How cop nailed Jub Jub

Crime & Courts

Johannesburg - It was the meticulous work of the Johannesburg Metro Police Department’s (JMPD) Alcohol and Drug Evidence Centre in Dube, Soweto, that nailed Molemo “Jub Jub” Maarohanye and Themba Tshabalala and led to their convictions.

The careful screening process, taking of saliva swabs, drawing of blood and careful recordings by metro police officer Wilhelmina Mojela played a large role in their murder and drug-abuse convictions.

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Officer Mojela who is and expert in testing alcohol and drug use demonstrates the correct procedure for when a motorist is arrested for substance abuse at the Metro office in Dube Soweto. 
Picture: Timothy Bernard
10.12.2012Convicted murderer Molemo "Jub Jub" Maarohanye is seen at the Protea Magistrate's Court in Soweto on Wednesday, 5 December 2012. With him is his co-accused 
Themba Tshabalala (R). Maarohanye's life in prison is not good, the court heard on Wednesday.
"It's not good; I don't know how else to answer that question," Maarohanye said after his attorney Rudi Krause
asked what life in prison was like. "I don't want to go to prison."
Maarohanye was testifying in his sentencing procedures.
On October 16, Maarohanye and Tshabalala were found guilty on four counts of murder and two of attempted murder, of using drugs, racing on a public road, and of driving under the influence of drugs.
Picture: Werner Beukes/SAPA

Mojela was on duty the day Maarohanye and Tshabalala were brought into the Dube centre.

Maarohanye and Tshabalala were tested for drugs immediately after the incident.

Mojela did not recognise them, she said, and treated them like she did any other suspect.

“I have never heard of Jub Jub. It was only after I conducted all the tests and he was taken away that my colleagues told me who he was,” she said on Monday.

Mojela used a drug testing kit the city has been using for a year.

JMPD director Gerrie Gerneke said the new sophisticated drug and alcohol testing systems in place in the city were leading to a large number of successful convictions.

“Had this incident happened a few years ago, they may have got away with it because our drug testing methods which we have now were not in place. We have meticulous systems in place, and specially trained people, in which everything is strictly recorded, almost minute by minute, in front of witnesses and the suspect, and this evidence is produced in court and often makes or breaks cases,” he said.

Gerneke praised Mojela, saying it was her professionalism in court and the way she stood firm in the face of questioning by lawyers on the manner in which the drug tests were done that led to the 25-year sentences for the pair.

Gerneke took The Star on a visit to the centre. Sergeant Mike Botolo, who runs the centre, explained the procedure from when a suspect is stopped at a road block.

“Anyone, whether suspected of drinking and driving or not, can be stopped.

“Our officers usually can see whether a person is under any influence. We urge younger officers not to do the breathalyser tests on the spot if a person is blatantly drunk or out of control. It is better to take the suspect straight to the testing centre,” he said.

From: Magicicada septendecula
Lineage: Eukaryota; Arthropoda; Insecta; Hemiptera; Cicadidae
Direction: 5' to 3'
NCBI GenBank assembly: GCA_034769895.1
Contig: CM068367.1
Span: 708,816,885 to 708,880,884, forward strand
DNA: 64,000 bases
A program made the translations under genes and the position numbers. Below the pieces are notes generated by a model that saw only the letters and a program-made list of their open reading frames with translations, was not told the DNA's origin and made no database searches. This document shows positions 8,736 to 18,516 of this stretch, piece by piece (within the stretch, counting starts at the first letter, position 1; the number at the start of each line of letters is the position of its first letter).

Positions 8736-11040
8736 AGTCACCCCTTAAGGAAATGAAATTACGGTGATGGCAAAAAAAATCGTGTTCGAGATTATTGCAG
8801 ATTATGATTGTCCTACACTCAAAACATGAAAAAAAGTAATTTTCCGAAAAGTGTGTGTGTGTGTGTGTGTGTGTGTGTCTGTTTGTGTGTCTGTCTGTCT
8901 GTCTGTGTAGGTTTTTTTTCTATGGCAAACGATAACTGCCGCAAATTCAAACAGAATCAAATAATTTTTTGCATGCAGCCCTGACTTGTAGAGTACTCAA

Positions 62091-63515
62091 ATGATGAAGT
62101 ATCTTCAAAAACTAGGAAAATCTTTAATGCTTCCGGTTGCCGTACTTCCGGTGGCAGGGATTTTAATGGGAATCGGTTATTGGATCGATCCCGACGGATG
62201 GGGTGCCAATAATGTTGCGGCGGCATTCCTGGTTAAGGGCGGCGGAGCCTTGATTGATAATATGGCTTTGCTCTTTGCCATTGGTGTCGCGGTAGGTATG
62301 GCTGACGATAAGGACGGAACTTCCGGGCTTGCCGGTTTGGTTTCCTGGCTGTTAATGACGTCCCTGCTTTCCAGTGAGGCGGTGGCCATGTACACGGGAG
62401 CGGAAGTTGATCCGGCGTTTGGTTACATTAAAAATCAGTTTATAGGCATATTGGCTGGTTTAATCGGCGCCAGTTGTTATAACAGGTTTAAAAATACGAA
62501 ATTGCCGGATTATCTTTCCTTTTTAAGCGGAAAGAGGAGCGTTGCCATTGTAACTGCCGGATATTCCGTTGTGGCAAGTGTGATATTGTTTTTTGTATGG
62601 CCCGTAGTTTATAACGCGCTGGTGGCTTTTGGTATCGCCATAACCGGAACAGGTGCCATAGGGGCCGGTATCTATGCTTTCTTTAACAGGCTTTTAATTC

However, officers do carry breathalysers and can use them. If readings are above 0.024, the suspect will be taken to the closest testing centre by the arresting officer.

There he or she must undergo a saliva test, using an unused testing kit which is opened in front of the suspect and the investigating officer. This tests for drugs including speed, crack, ecstasy, tik/cat, cocaine, dagga, heroin, amphetamines and methamphetamines.

Should the suspect refuse permission for the saliva test, officers can take swabs off his or her cellphone, the steering wheel or gear lever of the vehicle or any item handled by the suspect.

“Traces of drugs are always found on people’s hands if they have been using,” he said.

The results are recorded, with the time of each step taken, and placed back into the same testing kit which has a number, and which is then sealed with a new, numbered seal, in front of the suspect and arresting officer.

If drugs are found from the saliva test, the suspect is moved into a next-door room where a registered nurse draws blood, again using a sealed kit which is resealed after the test in front of the suspect and the arresting officer.

“It is a simple prick and is not invasive in any way. We have medication on hand for asthmatics, so there is no excuse,” he said.

All the tests have to be carried out within two hours of the arrest.

Once all the paperwork is filled in, the suspect is taken to the closest prison where he may get bail, depending on the level of the blood count, or whether he was involved in an accident. The minimum bail is R1 500.

Prosecutors are also at the centres to take the paperwork and monitor the cases. If suspects do not get bail, they will be detained until their first court appearance.

The JMPD has three such drug and alcohol testing centres - in Dube, Joburg and Randburg. A new one is planned for Midrand.

Gerneke said the centres would be widely used over the festive season. “If caught under the influence, people will not get away with it and should take an example from the Maarohanye and Tshabalala cases,” he said.

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